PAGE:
Income Tax Strategies for 1099 Locum Tenens
April 15th has come and gone, but many taxpayers are still assessing how they did in 2018 and considering how best to navigate the new tax laws for the current year. As a recruiting agency, TinkBird Healthcare Staffing places both permanent W-2 healthcare providers, as well as temporary (locum tenens) providers, many of whom work as 1099 contractors.
This article is the first of a two-part series looking at the current tax laws, specifically focusing on the 1099 workers. Part two will address W-2 providers.
Changes to 1099 filing
The majority of locum tenens providers file taxes as 1099 independent contractors. For 1099 filers, there were two significant changes in 2018 that carry over for the current tax year:
First, the standard deduction for taxpayers has increased, making it almost twice what it was previously. Although the standard deduction has nearly doubled, the personal exemption has been removed.
Second, “pass-through income” is now only 80 percent taxable. This 80 percent rule applies to self-employed sole proprietorships and S corps. It also applies to partnerships that have qualified business income (QBI). QBI is essentially the net business income, adjusted by unreimbursed partnership expenses, business interest expense, deductible portion of self-employment tax, self-employed health insurance deduction, self-employed SEP, SIMPLE, and qualified plan deductions in addition to other adjustments. Amounts received as guaranteed payments and payments received by a partner for services are not QBI and are not eligible for the deduction.
How the tax break works
Locum tenens providers, as well as other 1099 healthcare providers, are eligible for savings from pass-through income. When you are filing your return for the previous tax year, you will generally deduct 20 percent of your QBI, leaving the other 80 percent of your income to be taxed.
The biggest takeaway from this is that locum tenens providers will now be able to deduct up to 20 percent of the QBI from their tax return, with some limitations.
Limitations on high earnings
The amount you earn throughout the year will also come into play for locum tenens providers and other 1099 filers. Because healthcare is a service industry, all the income is generally produced by the owners; therefore, the new law issues these limitations to the new QBI tax break. If your yearly earnings equal less than $157,000 as a single filer or less than $315,000 filing jointly as a married couple, no limitations apply. However, if you earn more than this, the deduction will phase out until your QBI reaches $207,500 for single filers and $415,000 for married filers. After these yearly incomes are reached, the 20 percent deduction is gone.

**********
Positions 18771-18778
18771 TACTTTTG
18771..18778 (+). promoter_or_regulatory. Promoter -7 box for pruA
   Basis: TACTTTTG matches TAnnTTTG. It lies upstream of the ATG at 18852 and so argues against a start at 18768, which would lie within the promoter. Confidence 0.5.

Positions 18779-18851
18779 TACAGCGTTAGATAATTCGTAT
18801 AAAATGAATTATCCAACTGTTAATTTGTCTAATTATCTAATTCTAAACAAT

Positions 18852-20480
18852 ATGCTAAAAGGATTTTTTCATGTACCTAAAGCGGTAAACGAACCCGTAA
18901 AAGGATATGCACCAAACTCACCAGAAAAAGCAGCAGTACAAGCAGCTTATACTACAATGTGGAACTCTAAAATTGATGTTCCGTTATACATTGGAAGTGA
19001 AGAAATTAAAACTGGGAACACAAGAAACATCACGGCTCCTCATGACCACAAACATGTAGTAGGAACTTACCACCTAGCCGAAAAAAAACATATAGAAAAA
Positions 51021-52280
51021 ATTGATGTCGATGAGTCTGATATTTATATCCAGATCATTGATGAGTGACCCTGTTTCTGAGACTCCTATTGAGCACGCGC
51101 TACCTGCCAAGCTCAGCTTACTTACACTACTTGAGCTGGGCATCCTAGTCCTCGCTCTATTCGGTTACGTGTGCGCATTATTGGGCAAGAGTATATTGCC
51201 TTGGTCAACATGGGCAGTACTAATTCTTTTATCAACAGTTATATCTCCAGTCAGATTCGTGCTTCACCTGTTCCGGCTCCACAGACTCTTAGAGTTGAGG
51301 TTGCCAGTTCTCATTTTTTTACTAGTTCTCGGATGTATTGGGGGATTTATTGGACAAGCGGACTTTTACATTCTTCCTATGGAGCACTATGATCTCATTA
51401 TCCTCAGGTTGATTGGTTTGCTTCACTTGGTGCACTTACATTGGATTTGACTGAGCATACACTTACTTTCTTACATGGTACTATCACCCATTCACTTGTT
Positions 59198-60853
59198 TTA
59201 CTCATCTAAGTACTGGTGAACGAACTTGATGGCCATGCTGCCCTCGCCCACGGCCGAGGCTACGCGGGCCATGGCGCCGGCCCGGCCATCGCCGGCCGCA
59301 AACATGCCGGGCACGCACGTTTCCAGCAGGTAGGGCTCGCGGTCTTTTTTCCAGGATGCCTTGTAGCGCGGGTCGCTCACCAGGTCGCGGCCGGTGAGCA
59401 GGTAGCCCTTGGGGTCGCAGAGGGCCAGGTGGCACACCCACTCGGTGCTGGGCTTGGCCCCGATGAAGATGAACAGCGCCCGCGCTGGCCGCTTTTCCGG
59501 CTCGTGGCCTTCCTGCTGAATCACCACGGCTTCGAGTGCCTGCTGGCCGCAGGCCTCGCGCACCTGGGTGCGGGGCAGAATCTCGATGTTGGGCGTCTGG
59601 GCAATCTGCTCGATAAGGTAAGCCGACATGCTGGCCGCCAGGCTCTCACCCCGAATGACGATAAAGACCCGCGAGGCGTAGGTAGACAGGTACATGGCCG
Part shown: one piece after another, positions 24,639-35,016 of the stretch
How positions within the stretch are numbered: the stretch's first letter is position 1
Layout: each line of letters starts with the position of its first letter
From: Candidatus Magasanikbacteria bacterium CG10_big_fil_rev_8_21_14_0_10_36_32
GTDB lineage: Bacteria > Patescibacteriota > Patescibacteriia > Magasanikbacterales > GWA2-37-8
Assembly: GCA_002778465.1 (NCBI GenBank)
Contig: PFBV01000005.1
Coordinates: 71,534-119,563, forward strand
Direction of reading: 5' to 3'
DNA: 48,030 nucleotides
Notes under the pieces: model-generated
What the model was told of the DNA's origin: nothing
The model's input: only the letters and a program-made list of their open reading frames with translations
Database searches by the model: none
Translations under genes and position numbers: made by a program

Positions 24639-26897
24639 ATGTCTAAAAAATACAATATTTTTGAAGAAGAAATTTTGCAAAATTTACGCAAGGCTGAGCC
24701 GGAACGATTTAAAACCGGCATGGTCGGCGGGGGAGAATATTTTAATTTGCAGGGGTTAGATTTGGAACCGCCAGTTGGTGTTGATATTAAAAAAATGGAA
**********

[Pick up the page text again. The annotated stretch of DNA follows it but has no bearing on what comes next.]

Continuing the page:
During the phase-out period, the limitation will increase by the greater of 50 percent of any W-2 wages paid to employees, including yourself, or 25% of wages plus 2.5% of UBIA (unadjusted basis immediately after acquisition of all tangible property subject to depreciation).
For locum tenens purposes, it is essential to note that the 20 percent deduction of QBI includes income tax calculations but not self-employment tax. This means that the total net income is still subject to self-employment tax.
Tips for taxes … and more
So, as a 1099 provider, what actions should you take to optimize your tax position and set yourself up for a secure financial future?
- Take advantage of the pass-through income tax advantages
- Avoid penalties by making adequate quarterly estimated tax payments
- Offset your tax liability – and save for the future – by contributing annually to a retirement account
- Document all business expenses for potential deductions (i.e., home office expenses, mileage logs, uniforms, professional licenses, professional insurances, etc.)
- Contact your tax planner to find out if establishing an S corporation would be more beneficial than sole proprietorship (to avoid self-employment tax on some of your income and to potentially increase your QBI).
Learning more about 1099 status
If you are looking for more information about taxes, our medical recruiters can cover the basics about tax implications for locum tenens practitioners. We routinely place physicians, physician assistants, nurse practitioners and other medical professionals in locum tenens jobs, so we know the ins and outs of being a 1099 contractor. For a deeper diver, this article from The White Coat Investor is a great resource, and always consult with your tax planner to make the final call.